Esop is a deferred compensation plan that companies use to retain talent by issuing shares to employees at a discount to market price. An FE analysis shows employees have lost more than a third of the value of the shares or 34.3% in 2011 between January and October as compared to the same period the previous year, as the Bombay Stock Exchange Sensex fell by 15% in the 10 months in 2011.
Employees made R78.83 crore in the first 10 months of 2011, 34.3% less than R119.90 crore they made in the same period the previous year. Employees had a mixed bag of gain and losses.
IT services provider MPhasis, which issued stock options at a conversion price of Rs 675 a piece, trades 49.7% lower at Rs 339.65, while shares of distributor of hybrid seeds Advanta India trades two-fold at Rs 395.75, against Rs 185, its conversion price.
Esops are relevant and profitable only for companies with a technological edge, products which command uniqueness and high margins resulting in higher price earnings for the stock, says K Jayraman, research associate at domestic brokerage Bonanza Portfolio.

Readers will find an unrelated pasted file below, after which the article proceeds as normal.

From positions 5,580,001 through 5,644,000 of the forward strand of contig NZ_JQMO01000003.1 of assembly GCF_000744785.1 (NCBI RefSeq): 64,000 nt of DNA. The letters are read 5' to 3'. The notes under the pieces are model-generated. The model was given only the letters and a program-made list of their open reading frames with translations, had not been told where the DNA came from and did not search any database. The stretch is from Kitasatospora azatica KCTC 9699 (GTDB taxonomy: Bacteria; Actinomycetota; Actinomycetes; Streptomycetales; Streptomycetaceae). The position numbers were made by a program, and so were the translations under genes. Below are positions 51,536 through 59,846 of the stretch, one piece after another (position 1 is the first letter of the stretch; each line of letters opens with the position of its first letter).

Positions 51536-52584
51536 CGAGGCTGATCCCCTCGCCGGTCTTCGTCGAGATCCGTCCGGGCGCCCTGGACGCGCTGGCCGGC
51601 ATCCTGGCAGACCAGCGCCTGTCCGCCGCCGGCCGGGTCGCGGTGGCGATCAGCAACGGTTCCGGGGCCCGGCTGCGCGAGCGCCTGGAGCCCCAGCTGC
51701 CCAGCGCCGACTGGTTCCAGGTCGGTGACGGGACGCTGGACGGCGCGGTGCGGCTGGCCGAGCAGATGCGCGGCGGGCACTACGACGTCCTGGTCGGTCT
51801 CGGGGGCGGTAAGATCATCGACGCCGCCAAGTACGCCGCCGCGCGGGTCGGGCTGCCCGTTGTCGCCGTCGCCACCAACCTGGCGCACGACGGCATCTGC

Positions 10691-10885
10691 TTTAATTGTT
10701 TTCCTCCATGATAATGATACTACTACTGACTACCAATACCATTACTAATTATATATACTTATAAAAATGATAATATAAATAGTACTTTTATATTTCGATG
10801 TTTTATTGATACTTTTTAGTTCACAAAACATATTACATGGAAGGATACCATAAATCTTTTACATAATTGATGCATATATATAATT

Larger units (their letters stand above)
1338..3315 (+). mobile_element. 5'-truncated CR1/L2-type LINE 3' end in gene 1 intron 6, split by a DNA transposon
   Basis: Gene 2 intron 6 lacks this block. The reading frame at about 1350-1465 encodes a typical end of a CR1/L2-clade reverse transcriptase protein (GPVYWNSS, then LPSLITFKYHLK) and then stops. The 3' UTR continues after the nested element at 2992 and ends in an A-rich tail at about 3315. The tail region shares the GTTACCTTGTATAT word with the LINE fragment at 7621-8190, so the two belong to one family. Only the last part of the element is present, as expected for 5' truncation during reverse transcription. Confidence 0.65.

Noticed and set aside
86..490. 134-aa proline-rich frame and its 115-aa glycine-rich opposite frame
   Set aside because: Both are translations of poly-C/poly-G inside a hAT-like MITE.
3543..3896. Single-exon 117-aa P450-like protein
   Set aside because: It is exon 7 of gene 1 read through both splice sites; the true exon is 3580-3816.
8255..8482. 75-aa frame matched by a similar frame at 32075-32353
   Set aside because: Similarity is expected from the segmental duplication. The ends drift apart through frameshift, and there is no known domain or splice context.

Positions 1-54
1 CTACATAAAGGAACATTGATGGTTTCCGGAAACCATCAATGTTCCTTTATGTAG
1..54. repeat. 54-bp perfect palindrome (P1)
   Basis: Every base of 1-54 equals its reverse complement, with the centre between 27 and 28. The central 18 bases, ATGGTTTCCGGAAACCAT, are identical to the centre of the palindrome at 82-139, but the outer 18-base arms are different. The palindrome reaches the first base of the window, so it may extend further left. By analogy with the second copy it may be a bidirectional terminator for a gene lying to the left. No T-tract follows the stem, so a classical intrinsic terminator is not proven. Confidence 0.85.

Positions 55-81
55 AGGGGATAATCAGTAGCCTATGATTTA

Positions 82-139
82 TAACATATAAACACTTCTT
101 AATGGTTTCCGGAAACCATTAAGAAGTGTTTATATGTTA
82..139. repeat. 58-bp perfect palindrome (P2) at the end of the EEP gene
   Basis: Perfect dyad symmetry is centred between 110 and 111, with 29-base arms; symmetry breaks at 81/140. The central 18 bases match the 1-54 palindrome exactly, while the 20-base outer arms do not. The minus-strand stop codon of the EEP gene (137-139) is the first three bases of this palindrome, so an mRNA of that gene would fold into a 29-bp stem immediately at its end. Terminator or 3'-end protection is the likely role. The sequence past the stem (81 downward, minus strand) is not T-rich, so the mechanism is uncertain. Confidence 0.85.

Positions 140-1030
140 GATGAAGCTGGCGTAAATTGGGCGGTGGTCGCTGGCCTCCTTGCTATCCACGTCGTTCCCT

Otherwise, normal Esops of companies with moderate growth and in today's market condition have not put employees to any distinct advantage, he added.
Issue of Esops began with software technology companies to stem high employee exodus and later manufacturing companies followed it as talent demand exceeded supply. Apart from technology companies, pharma and non-banking finance top the list.
Esop is an incentive for employees to perform well, said Ramanathan K, CIO, ING Investment Management. There would be superior business growth, which will ultimately reflect in the market valuation of the company, and benefit employees who have got the Esop.
Equity as an asset class would always lead to long-term wealth creation, be it employee or investor. The falling stock market is not a deterrent to future Esops.
While stock issued at a higher valuation may merely lapse, we don't see this as a deterrent for the companies, says B Gopkumar, executive vice-president at Kotak Securities, a broker.
As long as companies feel they must involve employees in wealth creation, the stock would remain the preferred route, as they also have an element of loyalty reward built into them. he added.
Esop programmes will depend on the industry to which the company belongs to and the hiring strategies of the competitors. says Jagannadham Thunuguntla, chief executive, SMC Capital, a broker.